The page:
Using MinIO instead of a S3 bucket

4 min read | by Jordi Prats

Since MinIO is an object storage server that implements the same public API as Amazon S3, can it be used to store terraform's state?

Yes, it is possible although we will have to set a bunch of options in order to make it work. Assuming we have a minio running on We can, for example use docker to start the service:

docker run -d -p 9000:9000 minio/minio server

We'll need to create a bucket beforehand, for example we can use rclone for this:

rclone mkdir remote:demo

The terraform configuration for the s3/minio backend it's going to be the following:

terraform {
  backend "s3" {
    bucket = "demo"
    key = "terraform.tfstate"

    endpoint = ""


    region = "main"
    skip_credentials_validation = true
    skip_metadata_api_check = true
    skip_region_validation = true
    force_path_style = true

On this github repo (pet2cattle/terraform-minio-backend) you'll be able to find a full working example. Once everything is in place it will work just as any S3 backed terraform state. We can use terraform init as usual:

$ terraform init

Initializing the backend...

Successfully configured the backend "s3"! Terraform will automatically
use this backend unless the backend configuration changes.

Initializing provider plugins...
- Finding latest version of hashicorp/null...
- Installing hashicorp/null v3.1.0...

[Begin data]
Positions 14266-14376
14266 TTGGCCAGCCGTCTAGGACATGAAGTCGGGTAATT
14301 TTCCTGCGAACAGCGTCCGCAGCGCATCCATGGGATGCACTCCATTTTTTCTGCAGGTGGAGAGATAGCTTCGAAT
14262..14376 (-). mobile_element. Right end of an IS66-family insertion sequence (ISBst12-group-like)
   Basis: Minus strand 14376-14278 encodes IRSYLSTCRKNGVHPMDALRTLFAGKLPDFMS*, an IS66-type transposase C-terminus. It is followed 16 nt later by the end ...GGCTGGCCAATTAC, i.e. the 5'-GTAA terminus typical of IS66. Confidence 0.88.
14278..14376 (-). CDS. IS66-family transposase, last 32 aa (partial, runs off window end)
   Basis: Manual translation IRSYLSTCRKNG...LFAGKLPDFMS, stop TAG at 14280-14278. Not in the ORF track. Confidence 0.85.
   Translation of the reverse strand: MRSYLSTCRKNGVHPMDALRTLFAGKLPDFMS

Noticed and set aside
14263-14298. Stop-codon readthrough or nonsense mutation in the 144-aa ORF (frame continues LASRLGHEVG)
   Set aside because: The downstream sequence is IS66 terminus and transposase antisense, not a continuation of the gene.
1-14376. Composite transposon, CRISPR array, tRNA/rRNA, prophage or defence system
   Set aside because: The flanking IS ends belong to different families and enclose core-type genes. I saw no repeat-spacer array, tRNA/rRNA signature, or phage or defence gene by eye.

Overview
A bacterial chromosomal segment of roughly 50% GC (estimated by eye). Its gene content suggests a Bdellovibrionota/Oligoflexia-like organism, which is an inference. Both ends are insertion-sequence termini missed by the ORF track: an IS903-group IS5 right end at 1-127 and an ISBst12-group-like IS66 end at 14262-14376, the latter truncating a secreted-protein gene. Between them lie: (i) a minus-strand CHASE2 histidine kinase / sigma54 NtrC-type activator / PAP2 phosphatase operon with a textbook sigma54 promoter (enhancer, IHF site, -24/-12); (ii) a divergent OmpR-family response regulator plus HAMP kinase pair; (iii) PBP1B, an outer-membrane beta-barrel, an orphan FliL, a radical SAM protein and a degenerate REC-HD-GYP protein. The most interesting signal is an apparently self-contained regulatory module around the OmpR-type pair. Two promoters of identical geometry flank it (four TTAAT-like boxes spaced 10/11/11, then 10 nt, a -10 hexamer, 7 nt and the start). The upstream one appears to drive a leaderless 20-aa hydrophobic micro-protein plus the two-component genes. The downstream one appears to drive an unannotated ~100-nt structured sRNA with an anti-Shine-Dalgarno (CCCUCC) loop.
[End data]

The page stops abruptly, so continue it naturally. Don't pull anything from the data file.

- Installed hashicorp/null v3.1.0 (self-signed, key ID 34365D9472D7468F)

Partner and community providers are signed by their developers.
If you'd like to know more about provider signing, you can read about it here:

The following providers do not have any version constraints in configuration,
so the latest version was installed.

To prevent automatic upgrades to new major versions that may contain breaking
changes, we recommend adding version constraints in a required_providers block
in your configuration, with the constraint strings suggested below.

* hashicorp/null: version = "~> 3.1.0"

Terraform has been successfully initialized!

You may now begin working with Terraform. Try running "terraform plan" to see
any changes that are required for your infrastructure. All Terraform commands
should now work.

If you ever set or change modules or backend configuration for Terraform,
rerun this command to reinitialize your working directory. If you forget, other
commands will detect it and remind you to do so if necessary.

Any other terraform command will work as usual as well:

$ terraform plan
Refreshing Terraform state in-memory prior to plan...
The refreshed state will be used to calculate this plan, but will not be
persisted to local or remote state storage.


An execution plan has been generated and is shown below.
Resource actions are indicated with the following symbols:
  + create

Terraform will perform the following actions:

  # null_resource.test will be created
  + resource "null_resource" "test" {
      + id = (known after apply)

Plan: 1 to add, 0 to change, 0 to destroy.


Note: You didn't specify an "-out" parameter to save this plan, so Terraform
can't guarantee that exactly these actions will be performed if
"terraform apply" is subsequently run.

Nevertheless, we are pushing some secrets such as the access_key and the secret_key to the terraform code. We could also set them as environment variables as follow:


Then we can just remove them from the terraform configuration and set them at every command as follows:

terraform init -backend-config="access_key=$MINIO_ACCESS_TOKEN" -backend-config="secret_key=$MINIO_SECRET_KEY"

It's not going to be the easiest way to use it, that's for granted, but some aliases might alleviate some pain

Posted on 15/06/2021